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Five factors that can lower sperm count in men


(NaturalNews) The size of a man's package isn't nearly as important as the quality of his sperm. When it comes to reproductive health, appearance is one thing, but what matters most is a properly functioning hormonal system and a healthy sperm count. Several synthetic contaminants can inhibit a man's natural hormone levels and hinder the quality of his seed. Aspiring fathers must watch closely what they eat, breathe in, and come in contact with, to avoid the chemicals that are at war with their reproductive systems.

Pesticide exposure reduces sperm count in men

The first factor that men must be aware of is the amount of pesticides they are eating. A new study shows that when a group of men ate pesticide-laden food, their sperm count decreased slightly, compared to a group of men eating only organically grown food. The sperm count of men who ate organic fruits and vegetables was measurably higher and healthier. This would automatically lead to healthier conception and fetal development.

PFAA exposure reduces men's healthy sperm count by more than half

A Danish study uncovered another class of chemicals that lower the sperm count of men. They found that perfluoroalkyl compounds (PFAAs) hurt male fertility. PFAAs (which men may come in direct contact with) are used in chemicals that repel stains and water, and in anti-adhesive products. In the study, the researchers couldn't isolate how the chemicals lowered men's sperm counts, but the results were clear: After exposure to PFAAs, the men's sperm concentrations were lowered, and they had fewer healthy sperm. The total number of healthy sperm dropped significantly in men with high PFAA exposure, down to 6.2 million, versus 15.5 million measured in men with low exposure.

PFCs (especially Teflon) harm men's reproductive health

PFAAs are part of an even more pervasive group of endocrine disrupting chemicals called polyfluorinated compounds (PFCs). Toxic PFOA and PFOS form when PFCs break down. One of the most common exposures to PFCs is through Teflon, the anti-adhesive compound that coats modern pots and pans. Another very pervasive PFC is found in Scotchguard, which is a stain repellent used in clothing, furniture and carpets.

Humans are both directly and indirectly exposed to PFCs. These chemicals leach into the environment, where they can subtly affect human health years later. For example, PFCs are now being measured in cord blood. This is a frightening method of exposure, for fetuses are very vulnerable in their early stages of development. A little bit of a toxic substance can do far greater damage to a small body. Since PFCs affect proteins involved with brain development, they could be having a direct impact on mental retardation and slow cognitive development in children. Also, studies have shown that PFCs are associated with low birth weight and increase one's susceptibility to allergens later in life.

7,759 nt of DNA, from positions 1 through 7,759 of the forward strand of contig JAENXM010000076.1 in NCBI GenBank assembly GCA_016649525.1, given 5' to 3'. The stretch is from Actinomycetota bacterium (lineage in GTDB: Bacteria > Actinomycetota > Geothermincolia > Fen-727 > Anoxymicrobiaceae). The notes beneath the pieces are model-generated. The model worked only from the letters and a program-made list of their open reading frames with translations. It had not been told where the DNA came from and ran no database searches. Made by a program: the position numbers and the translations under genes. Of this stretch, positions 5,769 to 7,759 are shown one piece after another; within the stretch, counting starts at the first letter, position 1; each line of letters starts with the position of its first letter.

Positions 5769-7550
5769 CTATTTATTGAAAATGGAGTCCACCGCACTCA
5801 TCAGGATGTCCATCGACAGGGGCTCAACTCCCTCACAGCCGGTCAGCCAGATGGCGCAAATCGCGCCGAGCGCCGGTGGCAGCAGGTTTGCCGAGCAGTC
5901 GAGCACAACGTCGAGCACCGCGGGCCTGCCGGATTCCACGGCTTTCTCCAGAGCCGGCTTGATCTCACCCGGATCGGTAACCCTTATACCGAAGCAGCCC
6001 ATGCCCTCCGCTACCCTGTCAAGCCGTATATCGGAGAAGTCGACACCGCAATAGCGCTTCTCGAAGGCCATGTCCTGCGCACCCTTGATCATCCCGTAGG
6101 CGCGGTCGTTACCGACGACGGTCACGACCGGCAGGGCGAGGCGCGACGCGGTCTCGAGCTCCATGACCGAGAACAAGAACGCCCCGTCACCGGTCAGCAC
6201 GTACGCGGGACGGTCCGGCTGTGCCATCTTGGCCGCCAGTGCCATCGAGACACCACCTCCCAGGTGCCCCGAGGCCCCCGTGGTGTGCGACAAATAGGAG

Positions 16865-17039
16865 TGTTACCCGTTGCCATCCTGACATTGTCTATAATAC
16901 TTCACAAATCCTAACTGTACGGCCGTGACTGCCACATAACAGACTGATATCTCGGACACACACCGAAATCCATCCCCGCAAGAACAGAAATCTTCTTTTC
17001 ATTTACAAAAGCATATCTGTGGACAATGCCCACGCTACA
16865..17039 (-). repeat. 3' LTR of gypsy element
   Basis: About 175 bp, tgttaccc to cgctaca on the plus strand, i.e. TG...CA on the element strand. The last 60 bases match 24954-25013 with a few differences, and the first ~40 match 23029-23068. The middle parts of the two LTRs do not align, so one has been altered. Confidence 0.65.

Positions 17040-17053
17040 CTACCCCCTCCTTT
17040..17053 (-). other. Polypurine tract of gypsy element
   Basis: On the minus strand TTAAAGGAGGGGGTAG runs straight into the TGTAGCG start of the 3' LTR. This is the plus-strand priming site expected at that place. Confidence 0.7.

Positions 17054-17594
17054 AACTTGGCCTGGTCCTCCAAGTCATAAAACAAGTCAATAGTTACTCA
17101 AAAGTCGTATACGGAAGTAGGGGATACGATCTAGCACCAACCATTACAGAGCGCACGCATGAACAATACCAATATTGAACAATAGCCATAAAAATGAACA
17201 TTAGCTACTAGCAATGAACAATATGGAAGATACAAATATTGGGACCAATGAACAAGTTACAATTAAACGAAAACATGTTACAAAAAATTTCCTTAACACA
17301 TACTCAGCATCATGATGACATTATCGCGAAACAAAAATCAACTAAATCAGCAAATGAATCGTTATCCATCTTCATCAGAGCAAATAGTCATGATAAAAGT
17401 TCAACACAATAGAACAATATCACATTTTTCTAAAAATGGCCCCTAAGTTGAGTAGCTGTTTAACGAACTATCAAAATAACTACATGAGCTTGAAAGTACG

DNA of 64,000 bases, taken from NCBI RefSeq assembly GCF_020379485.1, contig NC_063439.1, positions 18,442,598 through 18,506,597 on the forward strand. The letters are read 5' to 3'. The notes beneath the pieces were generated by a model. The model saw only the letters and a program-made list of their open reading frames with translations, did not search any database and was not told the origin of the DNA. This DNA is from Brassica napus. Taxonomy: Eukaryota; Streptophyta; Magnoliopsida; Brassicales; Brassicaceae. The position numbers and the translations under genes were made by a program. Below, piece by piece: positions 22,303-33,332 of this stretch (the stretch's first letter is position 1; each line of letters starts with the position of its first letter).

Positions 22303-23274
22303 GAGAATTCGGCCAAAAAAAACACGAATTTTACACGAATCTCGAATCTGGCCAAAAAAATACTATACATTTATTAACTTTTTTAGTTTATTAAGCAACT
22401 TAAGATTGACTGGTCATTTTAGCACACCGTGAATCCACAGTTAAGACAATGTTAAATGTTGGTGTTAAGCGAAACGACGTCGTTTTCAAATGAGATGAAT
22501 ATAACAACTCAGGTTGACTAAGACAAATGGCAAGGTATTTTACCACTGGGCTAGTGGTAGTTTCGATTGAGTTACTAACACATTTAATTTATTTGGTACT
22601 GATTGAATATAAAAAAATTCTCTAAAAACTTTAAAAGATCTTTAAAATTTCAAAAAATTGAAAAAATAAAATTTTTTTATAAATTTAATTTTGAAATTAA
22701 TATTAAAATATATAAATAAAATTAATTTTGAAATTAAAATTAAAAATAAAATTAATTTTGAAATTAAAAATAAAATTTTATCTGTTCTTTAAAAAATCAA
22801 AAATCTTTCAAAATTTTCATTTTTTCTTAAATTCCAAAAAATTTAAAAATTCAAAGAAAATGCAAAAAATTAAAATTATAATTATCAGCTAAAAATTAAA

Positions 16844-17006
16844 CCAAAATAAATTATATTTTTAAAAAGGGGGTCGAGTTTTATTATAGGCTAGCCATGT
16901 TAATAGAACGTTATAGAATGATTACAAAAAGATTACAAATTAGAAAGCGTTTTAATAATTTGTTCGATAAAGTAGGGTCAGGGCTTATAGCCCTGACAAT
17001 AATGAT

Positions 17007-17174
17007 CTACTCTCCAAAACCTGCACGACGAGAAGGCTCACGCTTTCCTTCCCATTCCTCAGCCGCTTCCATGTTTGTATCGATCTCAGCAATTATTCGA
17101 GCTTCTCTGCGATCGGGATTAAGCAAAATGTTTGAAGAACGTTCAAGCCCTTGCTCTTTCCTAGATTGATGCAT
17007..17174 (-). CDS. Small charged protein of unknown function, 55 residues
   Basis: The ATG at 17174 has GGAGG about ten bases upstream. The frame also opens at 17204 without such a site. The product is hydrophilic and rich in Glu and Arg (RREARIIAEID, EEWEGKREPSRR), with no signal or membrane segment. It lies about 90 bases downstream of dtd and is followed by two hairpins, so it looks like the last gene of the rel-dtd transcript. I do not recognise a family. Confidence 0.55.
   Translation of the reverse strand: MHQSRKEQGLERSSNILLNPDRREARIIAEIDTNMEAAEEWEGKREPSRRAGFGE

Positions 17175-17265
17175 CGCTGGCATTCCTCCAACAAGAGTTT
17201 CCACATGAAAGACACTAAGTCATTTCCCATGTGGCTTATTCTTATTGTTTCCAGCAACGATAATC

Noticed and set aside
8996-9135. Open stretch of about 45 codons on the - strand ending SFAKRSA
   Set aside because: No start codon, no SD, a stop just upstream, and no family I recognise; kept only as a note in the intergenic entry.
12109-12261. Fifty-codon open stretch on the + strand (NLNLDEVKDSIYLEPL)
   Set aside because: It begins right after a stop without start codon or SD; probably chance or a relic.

BPA and its replacements distort natural hormone messages throughout the body

Another pervasive class of chemicals that hinder male fertility is BPA. This plasticizer chemical is found in plastic bottles and containers, where it leeches into food and beverages, and then begins to wreak havoc on the endocrine system within the human body. While many product manufacturers are making BPA-free bottles, the toxic BPA is being replaced by a similarly toxic chemical called BPS. These chemicals enter human blood through the gut wall and mimic hormones, affecting the natural communication system within the body. This can distort testosterone levels or even affect one's metabolism.

Pervasive phthalates play a role in blocking a man's ability to conceive

Phthalates are another endocrine disruptor found in plastics, but exposure doesn't end there. Phthalates can be found in several kinds of cosmetics, pharmaceuticals, baby care products, building materials, automobiles, cleaning materials and insecticides. Phthalates can tragically make their way into the human placenta, exposing fetuses to their toxic, endocrine-disrupting effects during crucial stages of development. How might phthalates and other endocrine disrupting chemicals damage one's DNA and ability to reproduce later in life?

The evidence is everywhere. The industrial society we live in today is chemically castrating the male, so to speak, and gutting the femininity of the female, stymieing their future, and tearing down the natural family structure. We should do whatever it takes to get companies to remove damaging PFCs, PFAAs, Bisphenols, pesticides and phthalates from the products we come in contact with, eat and breathe.

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